St. Louis Science Centre: St. Louis Science Centre is a museum that is experimenting with new and more interactive ways of displaying their exhibits. Their first online gallery is 'Ecology and Environment Past'. This gallery enables the user to explore 300 pages of photographs, animation, videos, drawings and text. 'Ecology and Environment Past' includes Dinosaur animations, a robotic T-Rex, Mississippian and Pennsylvanian dioramas and a Triceratops excavation. There is also an exhibition on the St. Louis area that explains how the region has changed through geological time, which creatures have lived there in the past, and what its current earthquake and tornado risks are. 'Science Adventures' is another popular part of the site. St. Louis Science Centre describe their science adventures as "pre-visit treasure maps that lead your class to the excitement of learning". Titles include: 'Struggle in the Steamy Swamp', 'The Talking Rock', 'Marooned on the Moon', and 'Alien Report'.
GeoResources: This website is authored by David Rayner, Head of Geography at Rainham Mark Grammar School in Kent. The website started as a school resource and has now grown to include over 1000 carefully categorised links for Keystage 3, G.C.S.E. and 'AS/A2' Level. There is also a special page for teachers with links to exam boards, publishers, etc. Other sections in GeoResources provide weather data and outline maps to include in homeworks or projects, detailed case studies e.g. Kobe earthquake, UK National Parks and oil spills, Virtual Fieldwork (so that can you can visit sites and stay dry!), a photo gallery and a weekly GeoQuiz.
CIA World Factbook: The US Central Intelligence Agency (CIA) has been collecting and evaluating information on foreign countries since 1947. Now the CIA has agreed to make this information available to the world. Just choose a country from a menu of 262 countries and the CIA will give you several pages (United Kingdom has eleven) of detailed information. At the beginning you are supplied with a map and flag. The rest of the information is listed under: 'Geography'; 'People'; 'Government'; 'Economy'; 'Transportation'; 'Communications' and 'Defence'. The section on Geography includes location, co-ordinates, area, land boundaries, coastline, climate, terrain, natural resources, land use, irrigated land and environment. Constantly updated this is one of the most important educational sites on the Internet.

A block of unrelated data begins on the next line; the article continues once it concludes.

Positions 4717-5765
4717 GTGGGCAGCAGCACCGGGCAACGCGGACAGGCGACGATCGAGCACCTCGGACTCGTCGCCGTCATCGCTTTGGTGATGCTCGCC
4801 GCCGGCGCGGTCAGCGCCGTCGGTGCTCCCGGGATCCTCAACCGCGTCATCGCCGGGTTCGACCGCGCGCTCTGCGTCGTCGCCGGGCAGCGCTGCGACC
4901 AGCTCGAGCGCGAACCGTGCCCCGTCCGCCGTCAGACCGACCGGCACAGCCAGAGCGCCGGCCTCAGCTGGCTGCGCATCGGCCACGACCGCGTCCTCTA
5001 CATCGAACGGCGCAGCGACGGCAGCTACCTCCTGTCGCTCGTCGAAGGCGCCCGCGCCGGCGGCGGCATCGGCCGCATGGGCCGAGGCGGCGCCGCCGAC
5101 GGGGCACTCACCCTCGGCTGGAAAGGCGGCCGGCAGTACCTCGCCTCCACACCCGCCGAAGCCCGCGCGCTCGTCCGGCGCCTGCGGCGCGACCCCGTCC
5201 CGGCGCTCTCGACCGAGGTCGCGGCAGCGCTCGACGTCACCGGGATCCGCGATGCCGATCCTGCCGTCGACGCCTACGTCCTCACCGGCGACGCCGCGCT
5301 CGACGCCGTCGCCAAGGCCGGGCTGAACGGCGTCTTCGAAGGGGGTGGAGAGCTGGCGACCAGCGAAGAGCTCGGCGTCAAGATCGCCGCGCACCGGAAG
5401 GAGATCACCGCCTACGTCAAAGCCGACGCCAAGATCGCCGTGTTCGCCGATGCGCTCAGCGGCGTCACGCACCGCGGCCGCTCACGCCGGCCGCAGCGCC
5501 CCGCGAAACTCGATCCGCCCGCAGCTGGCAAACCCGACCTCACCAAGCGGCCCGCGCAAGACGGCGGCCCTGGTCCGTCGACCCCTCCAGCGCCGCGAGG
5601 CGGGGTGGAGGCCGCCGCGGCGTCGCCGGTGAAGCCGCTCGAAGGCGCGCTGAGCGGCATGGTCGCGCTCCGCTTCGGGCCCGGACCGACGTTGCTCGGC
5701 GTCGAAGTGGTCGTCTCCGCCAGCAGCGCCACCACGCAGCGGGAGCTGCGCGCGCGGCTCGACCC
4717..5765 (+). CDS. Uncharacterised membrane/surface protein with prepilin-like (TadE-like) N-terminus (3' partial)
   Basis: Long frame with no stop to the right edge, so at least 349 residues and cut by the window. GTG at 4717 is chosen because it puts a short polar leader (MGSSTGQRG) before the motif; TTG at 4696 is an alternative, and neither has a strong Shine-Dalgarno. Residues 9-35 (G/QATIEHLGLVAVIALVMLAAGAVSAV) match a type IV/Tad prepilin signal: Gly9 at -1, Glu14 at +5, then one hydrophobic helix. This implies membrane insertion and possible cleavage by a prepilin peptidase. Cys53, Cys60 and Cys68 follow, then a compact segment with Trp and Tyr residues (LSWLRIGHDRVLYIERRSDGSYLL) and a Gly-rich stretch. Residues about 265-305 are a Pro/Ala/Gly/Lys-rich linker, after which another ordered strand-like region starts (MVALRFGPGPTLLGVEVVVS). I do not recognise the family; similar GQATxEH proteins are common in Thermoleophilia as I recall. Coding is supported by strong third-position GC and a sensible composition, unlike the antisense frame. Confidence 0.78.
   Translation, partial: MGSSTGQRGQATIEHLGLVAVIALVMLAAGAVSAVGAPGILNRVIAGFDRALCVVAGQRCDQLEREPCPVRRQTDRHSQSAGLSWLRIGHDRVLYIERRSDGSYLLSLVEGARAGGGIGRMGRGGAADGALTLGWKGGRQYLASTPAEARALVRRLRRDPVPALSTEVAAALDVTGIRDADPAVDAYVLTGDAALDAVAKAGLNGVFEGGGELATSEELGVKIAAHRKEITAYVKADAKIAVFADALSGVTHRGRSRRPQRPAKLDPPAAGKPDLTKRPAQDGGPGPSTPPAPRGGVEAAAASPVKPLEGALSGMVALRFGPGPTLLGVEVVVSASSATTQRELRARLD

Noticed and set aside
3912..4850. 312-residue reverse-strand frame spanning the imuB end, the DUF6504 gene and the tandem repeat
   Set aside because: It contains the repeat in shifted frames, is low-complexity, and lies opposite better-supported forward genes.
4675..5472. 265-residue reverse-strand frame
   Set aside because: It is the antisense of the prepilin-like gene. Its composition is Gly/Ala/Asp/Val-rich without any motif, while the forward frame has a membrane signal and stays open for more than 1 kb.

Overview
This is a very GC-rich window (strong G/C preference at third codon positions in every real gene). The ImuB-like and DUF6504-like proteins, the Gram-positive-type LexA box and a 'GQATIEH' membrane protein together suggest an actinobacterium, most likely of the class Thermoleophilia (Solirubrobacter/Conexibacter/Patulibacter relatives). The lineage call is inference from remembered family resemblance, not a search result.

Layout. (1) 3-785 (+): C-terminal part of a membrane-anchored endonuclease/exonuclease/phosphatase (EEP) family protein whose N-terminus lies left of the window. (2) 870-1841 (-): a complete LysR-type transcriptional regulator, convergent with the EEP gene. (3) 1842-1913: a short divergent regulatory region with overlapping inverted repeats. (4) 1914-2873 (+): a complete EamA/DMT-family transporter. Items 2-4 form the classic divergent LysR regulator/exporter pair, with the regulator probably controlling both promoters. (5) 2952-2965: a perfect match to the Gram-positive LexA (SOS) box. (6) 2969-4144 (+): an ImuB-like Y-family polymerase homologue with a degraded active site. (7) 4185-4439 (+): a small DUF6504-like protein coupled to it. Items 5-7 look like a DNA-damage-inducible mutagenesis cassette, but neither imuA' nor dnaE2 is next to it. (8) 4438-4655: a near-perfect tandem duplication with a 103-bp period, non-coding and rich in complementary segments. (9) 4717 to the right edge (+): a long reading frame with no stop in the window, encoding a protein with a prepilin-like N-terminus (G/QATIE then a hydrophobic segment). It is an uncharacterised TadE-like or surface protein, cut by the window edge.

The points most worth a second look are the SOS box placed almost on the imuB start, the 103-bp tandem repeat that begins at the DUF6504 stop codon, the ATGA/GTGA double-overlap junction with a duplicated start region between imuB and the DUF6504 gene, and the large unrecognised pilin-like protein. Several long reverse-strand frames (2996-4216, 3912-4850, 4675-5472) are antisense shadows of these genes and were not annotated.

Exploring the Environment: This website is being developed by Wheeling Jesuit University as part of the NASA Classroom of the Future Project. Supported by NASA's Information Infrastructure Technology and Applications Program, Exploring the Environment is a series of interdisciplinary, problem-based leading modules for students. The project enables students to address real-world problems related to weather, population growth, biodiversity, land use patterns, volcanoes, water pollution and global warming. Excellent section for teachers which provides module notes and advice on planning, facilitating and assessing.
Oxford School of Learning: This site contains resources for Teachers of Business Studies and Economics including: Notes, e-book full of model essays, Teach-in (Critical Path Analysis etc.), Book reviews, Scores of Comprehension Questions and Applied Questions that require an Internet trawl. The Oxford School of Learning also provides revision conferences on school premises. The Conference fee goes to charity - the Dystonia Society.
Business Education on the Internet: Bix/ed is based at Bristol University and is a dedicated business economics information gateway for students, teachers and lecturers. Sections include Company Facts where top companies answer questions and offer case studies to help students with their coursework. BP and Unilever have provided material and Virgin Atlantic and the Meat and Livestock Commission have also promised to join the scheme. Another feature of the website is Extel Data where students can look at key features of the accounts of 500 major companies. These companies can be compared by using the Company Report Profiler. This excellent site also has a Tutor Support area where teachers can obtain classroom support materials to help them use business information on the Internet.
ICT GCSE: A web site designed to support ICT GCSE students with both their coursework and theoretical understanding. The coursework guides give step by step pointers on how to gain a good pass grade. There are also beautiful animations in Flash that are used in a constructive way to support learning, look at the "network topologies" section in theory for good examples. The randomly generated quiz is very challenging, whilst the whole site is being
expanded all the time on a regular basis. In short, probably the key reference point on the net for Key Stage 4 ICT students.